In some situations one will be interested in signals coming from different fluorophores having different wavelength ranges. The emission light beam may be split into the number of different wavelengths of interest, using filters, dichroic mirrors, prisms and the like. Various commercial systems are available for this purpose, such as prisms, beam splitter mirrors, etc. The subject assembly with the fiber preserves the laser light source mode and profile and assures optimal focussing of the ray on the sample by the confocal microscope assembly.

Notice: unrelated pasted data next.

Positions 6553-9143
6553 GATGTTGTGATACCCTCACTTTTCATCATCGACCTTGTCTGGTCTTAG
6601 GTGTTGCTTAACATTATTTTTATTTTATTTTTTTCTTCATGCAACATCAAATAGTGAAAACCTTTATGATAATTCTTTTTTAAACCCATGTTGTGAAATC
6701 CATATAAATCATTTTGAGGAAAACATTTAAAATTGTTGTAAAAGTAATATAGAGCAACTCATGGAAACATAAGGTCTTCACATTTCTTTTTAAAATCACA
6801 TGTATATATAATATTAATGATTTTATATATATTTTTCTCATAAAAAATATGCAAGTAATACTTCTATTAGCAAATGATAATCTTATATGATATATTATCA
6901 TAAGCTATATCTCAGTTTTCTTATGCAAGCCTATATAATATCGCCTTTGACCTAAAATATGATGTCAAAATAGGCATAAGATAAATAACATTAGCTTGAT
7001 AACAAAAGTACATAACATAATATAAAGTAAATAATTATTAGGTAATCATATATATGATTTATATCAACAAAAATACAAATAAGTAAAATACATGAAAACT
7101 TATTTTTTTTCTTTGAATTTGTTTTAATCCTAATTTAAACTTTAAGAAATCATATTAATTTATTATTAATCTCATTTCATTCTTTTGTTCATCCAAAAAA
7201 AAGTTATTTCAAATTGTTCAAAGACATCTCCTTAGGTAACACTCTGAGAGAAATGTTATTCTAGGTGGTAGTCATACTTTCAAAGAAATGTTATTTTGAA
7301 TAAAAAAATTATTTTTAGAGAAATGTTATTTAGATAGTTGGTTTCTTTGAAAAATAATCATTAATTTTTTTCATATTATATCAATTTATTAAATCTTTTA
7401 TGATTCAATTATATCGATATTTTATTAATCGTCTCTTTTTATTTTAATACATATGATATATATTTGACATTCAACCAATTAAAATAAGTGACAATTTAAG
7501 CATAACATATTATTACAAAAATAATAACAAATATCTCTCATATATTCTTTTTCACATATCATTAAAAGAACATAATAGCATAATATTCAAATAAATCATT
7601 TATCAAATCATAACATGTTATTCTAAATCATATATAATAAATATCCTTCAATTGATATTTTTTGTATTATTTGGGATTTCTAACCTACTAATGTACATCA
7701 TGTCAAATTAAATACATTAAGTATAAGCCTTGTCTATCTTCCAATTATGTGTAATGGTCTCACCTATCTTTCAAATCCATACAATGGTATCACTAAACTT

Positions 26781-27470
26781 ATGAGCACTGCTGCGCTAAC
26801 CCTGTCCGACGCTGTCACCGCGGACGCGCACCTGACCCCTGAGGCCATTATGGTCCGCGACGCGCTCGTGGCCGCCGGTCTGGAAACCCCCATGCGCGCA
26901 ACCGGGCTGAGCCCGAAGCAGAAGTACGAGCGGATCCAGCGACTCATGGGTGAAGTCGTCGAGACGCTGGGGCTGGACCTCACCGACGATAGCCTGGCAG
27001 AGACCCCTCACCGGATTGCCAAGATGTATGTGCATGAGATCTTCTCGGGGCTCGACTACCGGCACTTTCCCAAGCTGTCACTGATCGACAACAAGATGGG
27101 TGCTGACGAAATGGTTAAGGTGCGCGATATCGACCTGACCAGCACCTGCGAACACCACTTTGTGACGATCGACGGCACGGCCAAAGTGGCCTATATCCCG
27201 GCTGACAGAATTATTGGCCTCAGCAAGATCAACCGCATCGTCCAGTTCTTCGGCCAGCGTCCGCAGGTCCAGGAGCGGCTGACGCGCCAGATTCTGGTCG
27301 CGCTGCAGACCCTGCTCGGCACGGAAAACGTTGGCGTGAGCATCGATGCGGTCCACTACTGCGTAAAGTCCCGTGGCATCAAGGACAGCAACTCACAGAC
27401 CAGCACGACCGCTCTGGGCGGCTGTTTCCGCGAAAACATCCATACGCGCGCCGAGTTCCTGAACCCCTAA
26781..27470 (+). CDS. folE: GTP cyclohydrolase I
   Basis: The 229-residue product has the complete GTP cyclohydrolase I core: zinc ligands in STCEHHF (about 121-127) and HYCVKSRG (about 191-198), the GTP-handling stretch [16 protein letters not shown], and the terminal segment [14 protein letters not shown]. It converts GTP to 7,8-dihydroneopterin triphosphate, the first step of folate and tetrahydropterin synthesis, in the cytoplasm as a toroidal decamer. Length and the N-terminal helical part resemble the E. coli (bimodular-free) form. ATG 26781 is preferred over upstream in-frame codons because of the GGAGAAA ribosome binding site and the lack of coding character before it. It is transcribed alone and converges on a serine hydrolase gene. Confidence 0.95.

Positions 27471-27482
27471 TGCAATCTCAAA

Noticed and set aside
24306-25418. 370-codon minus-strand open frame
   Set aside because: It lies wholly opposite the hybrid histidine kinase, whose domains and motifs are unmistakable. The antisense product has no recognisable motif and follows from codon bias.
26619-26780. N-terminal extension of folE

The housings may be used individually, but will usually be used in combination to read a plurality of channels at detection sites. The individual housings are mounted on a support, which will usually be mobile to allow for the support to move and reorient the housings in relation to different sets of channels. For example, with 8 housings, one may read 8 channels, and by being able to move the support one may read different groups of 8 channels, so that with 12 readings, one could read the samples from a 96 assay plate pattern. By having 12 housings or more, usually not more than about 96 housings, one could read a large number of samples quickly, since an individual reading would take less than a few seconds and the movement of the support would be automated and the entire set of readings would be performed in less than about a minute. The support allows for movement of the housings, so as to orient the beam to substantially the center of the channel. Various methods may be used for controlling the movement of the housings, including mechanical, electromechanical, electromagnetic, and the like. The different methods may involve anchoring the housing to an arm mounted on a pivot rod, where the arm is restrained in one direction and urged in the opposite direction, a voice coil actuator, where the lever arm extends into the center of the coil. By using a control rocker arm which is cam operated, or a movable support which moves in a plane, the housing can be moved up to about a distance of about 10-1000μ, usually 500 μ, from a central point. Where the bulk material of the microfluidic chip is autofluorescence, the presence of the channel is determined by detecting the autofluorescence as one moves the illumination through a predetermined distance. With both autofluorescence and light scatter, where the bulk material is not significantly autofluorescent, there will be a channel signature as depicted to FIG. 9, showing the change in autofluorescent signal as the illumination traverses the channel.